Don't stop retrieving.
Man’s best friend has monuments praising his loyalty and heroism worldwide, from the USA to Serbia. Many were beloved pets; others served in the military or helped pioneer an industry. Don’t miss these famous dogs on your travels.
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WHERE: New York City, New York
In Central Park, a statue honors a sled dog in a daring 1925 journey from Anchorage, Alaska to Nome in winter to bring life-saving medicine to the town during a diphtheria epidemic. Balto was one of many dogs on the almost 1,000-mile journey, braving blizzards and minus 40 degrees temperatures, but the husky led the sled team on the last 53 miles. Balto went on a national tour, and his statue was erected the year of his feat.
WHERE: Fort Benton, Montana
A bronze statue of a sheep dog stands in tiny historic Fort Benton. After Old Shep’s owner died and his body was shipped to his family by train, the loyal dog met trains four times a day, even in winter, hoping his owner would return. As his fame spread, railroad employees fed and sheltered him, and many came to greet and photograph him, but he rebuffed all attempts at adoption. A sign spells out his name in capitals at his burial site.
WHERE: Edinburgh, Scotland
This statue of a Skye Terrier who reportedly mourned for 14 years by the grave of his master was erected atop a granite pedestal in Greyfriars churchyard in 1873, the year after the dog’s death. Two movies and books have been written on Bobby, who was buried next to his owner, a police night watchman who died in 1858. His collar and bowl are in the Museum of Edinburgh.
WHERE: Washington, DC
A well-traveled mixed-breed who accompanied postal employees delivering mail by train throughout the U.S. from 1888-97, Owney began hanging around an Albany, N.Y. post office (perhaps as a mail clerk’s pet) and progressed to following mail bags loaded onto trains. The Tacoma, Wash. postmaster even sent him on a 113-day trip to Asia and Europe in an ad campaign for the city. A taxidermied Owney, wearing many tags and souvenirs of his travels given to him by Railway Mail Service staff, is a popular exhibit at the National Postal Museum. A postage stamp was issued in his honor, and grade schools nationwide use him as a geography teaching aid.
INSIDER TIPYou can pick up a stuffed toy Owney in the museum gift shop.
WHERE: Gander, Newfoundland
A grenade-sniffing dog who saved the lives of Canadian soldiers during World War II is honored by a bronze statue in Gander Heritage Memorial Park. A veteran of the Royal Rifles of Canada, who fought along with the dog, who was killed in the Battle of Hong Kong, attested to his bravery at the 2015 unveiling of his statue. A former family pet who lived near the airport in Gander, Sgt. Gander was posthumously awarded the Dickin Medal, the United Kingdom’s medal for military animals.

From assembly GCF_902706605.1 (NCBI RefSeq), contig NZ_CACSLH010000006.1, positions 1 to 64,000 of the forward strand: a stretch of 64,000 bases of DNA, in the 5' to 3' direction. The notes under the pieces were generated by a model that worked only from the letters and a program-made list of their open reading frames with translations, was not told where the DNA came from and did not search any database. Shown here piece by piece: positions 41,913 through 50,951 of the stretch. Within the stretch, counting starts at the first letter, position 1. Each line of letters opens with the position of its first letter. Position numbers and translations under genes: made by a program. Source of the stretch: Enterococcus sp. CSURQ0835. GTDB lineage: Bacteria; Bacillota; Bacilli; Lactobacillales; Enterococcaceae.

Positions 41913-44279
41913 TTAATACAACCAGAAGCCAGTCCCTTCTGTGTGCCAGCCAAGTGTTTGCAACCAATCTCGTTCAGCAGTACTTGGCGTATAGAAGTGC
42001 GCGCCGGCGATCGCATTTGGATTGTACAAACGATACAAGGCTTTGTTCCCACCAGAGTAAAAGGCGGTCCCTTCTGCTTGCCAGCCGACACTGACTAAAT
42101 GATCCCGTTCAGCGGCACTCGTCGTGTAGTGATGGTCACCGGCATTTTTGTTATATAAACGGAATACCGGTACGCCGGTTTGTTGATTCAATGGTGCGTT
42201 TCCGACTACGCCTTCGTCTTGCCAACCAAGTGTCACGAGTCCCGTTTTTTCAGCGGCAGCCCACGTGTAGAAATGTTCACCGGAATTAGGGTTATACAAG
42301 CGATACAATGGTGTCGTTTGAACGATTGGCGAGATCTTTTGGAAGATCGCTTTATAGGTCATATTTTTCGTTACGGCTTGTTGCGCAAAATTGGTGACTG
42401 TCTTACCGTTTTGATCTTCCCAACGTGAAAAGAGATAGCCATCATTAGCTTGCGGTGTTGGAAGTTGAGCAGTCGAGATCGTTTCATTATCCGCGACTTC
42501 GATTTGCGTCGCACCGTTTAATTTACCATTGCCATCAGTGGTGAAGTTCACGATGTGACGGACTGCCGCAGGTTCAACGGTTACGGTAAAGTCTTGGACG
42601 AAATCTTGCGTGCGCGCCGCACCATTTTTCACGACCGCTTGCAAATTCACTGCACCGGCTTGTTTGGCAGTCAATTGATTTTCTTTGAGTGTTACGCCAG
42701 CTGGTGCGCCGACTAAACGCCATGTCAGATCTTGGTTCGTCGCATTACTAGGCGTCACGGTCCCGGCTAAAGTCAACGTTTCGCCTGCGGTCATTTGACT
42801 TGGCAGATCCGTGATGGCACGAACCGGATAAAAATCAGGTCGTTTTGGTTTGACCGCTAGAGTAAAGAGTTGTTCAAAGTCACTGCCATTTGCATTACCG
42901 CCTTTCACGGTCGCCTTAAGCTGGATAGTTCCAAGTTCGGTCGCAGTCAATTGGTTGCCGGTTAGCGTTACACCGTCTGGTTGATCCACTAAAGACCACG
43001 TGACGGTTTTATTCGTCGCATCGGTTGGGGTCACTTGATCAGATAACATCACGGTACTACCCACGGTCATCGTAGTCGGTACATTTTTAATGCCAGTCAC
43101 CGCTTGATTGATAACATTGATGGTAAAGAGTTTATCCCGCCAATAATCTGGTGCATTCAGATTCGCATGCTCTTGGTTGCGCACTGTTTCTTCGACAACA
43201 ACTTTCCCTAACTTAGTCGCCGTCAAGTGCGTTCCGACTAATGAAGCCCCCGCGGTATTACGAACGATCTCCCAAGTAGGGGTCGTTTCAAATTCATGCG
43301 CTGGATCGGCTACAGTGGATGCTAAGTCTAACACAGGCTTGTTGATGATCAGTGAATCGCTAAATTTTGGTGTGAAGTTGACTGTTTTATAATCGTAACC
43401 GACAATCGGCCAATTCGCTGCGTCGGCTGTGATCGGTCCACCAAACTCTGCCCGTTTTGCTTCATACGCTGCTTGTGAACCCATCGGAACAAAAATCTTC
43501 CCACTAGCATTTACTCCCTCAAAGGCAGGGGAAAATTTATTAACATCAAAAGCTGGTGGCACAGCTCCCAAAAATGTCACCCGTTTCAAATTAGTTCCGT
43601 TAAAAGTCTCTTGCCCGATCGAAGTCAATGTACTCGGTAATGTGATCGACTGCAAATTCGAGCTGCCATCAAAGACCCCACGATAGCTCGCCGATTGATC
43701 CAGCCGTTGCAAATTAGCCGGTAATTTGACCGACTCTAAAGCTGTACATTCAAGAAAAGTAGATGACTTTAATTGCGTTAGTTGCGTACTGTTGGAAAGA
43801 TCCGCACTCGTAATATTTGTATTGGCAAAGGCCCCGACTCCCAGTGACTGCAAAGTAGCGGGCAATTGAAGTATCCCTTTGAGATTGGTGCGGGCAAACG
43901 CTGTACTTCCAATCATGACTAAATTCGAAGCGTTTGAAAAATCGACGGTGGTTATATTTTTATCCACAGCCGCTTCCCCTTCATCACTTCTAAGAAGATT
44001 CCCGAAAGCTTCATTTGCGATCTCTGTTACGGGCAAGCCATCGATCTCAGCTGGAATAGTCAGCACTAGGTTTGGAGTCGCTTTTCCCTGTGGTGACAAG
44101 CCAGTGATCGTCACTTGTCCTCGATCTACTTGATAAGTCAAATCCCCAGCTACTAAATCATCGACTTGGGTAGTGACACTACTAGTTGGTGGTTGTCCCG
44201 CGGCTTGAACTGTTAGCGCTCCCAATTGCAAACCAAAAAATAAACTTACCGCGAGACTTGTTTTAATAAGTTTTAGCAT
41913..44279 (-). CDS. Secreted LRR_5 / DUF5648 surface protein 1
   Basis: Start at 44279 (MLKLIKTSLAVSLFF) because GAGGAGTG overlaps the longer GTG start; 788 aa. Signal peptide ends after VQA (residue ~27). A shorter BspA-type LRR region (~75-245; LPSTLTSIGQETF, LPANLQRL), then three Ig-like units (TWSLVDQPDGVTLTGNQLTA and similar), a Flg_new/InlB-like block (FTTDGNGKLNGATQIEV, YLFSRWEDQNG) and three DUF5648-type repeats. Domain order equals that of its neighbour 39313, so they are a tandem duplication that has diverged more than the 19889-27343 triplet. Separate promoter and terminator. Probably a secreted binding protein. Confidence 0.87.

WHERE: Tokyo, Japan
An Akita owned by a Tokyo University professor, who always accompanied him to Shibuya Train Station on his way to work, continued to wait for 10 years at the station after his adored master died. The statue of Hachiko, erected inside the station for Tokyo’s popular Shibuya entertainment and shopping district while the dog was still alive, is a popular meeting spot. Hachiko is so famous in Japan, another statue of him stands in the Tohoku region’s Akita Prefecture, where the breed began, and a book was written about him. His body is preserved in a Tokyo museum.
WHERE: Sydney, Australia
A rare example of a talking dog monument, this charming statue of Queen Victoria’s favorite pet, begging on his hind legs, stands, very suitably, outside the Queen Victoria Building. “Hello,” says the Skye terrier, “Because of the many good deeds I have done for deaf and blind children, I have been given the power of speech.” Named for the fabled Scottish whisky, Islay thanks those who toss a coin in the wishing well in front.
WHERE: Washington, D.C.
The most famous First Dog (and the only pet in a Presidential memorial), Fala, a black Scottish terrier, is honored with a statue in the FDR Memorial. Fala often accompanied President Roosevelt on official trips, and helped in the war effort. As president of Barkers for Britain, a group that collected donated supplies for Britain during World War II, he signed letters with a paw, and donors received a dog collar inscribed with “Fala Helped.” Fala was also the subject of two movies and a comic strip.
WHERE: Juneau, Alaska
Patsy Ann was deaf bull terrier who sensed when ships were about to arrive in Juneau. She would and race to the port to alert locals, before the ships were visible, then greet the crew and visitors, Patsy Ann is immortalized with a statue near the steamship dock. The stray lived in the dock workers’ hall until she died in 1942.
Dogs in Space
WHERE: Los Angeles, California
Portraits of dogs in space at the Museum of Jurassic Technology range from Laika, the first living being to orbit the earth on the Soviet spacecraft Sputnik II in 1957, to Strelka, one of the first two dogs to survive a space mission. Laika died in space; a puppy born to Strelka was a gift to Caroline Kennedy from Nikolai Kruschev. Ten more Russian dogs were sent into space, trained to cope with turbulence, noise, and weightlessness (all mixed-breed strays from Moscow, accustomed to harsh temperatures and conditions), before Yuri Gagarin was the first human sent into space in 1961.
WHERE: Lake Tekapo Village, New Zealand
A sheep-herding dog statue honors the collie’s contributions to farming in the South Island’s Mackenzie region in the 19th century, “without the help of which the grazing of this mountain country would be impossible.” On the shore of Lake Tekapo, an hour’s drive from Mt. Cook, it’s next to the aptly-named Church of the Good Shepherd.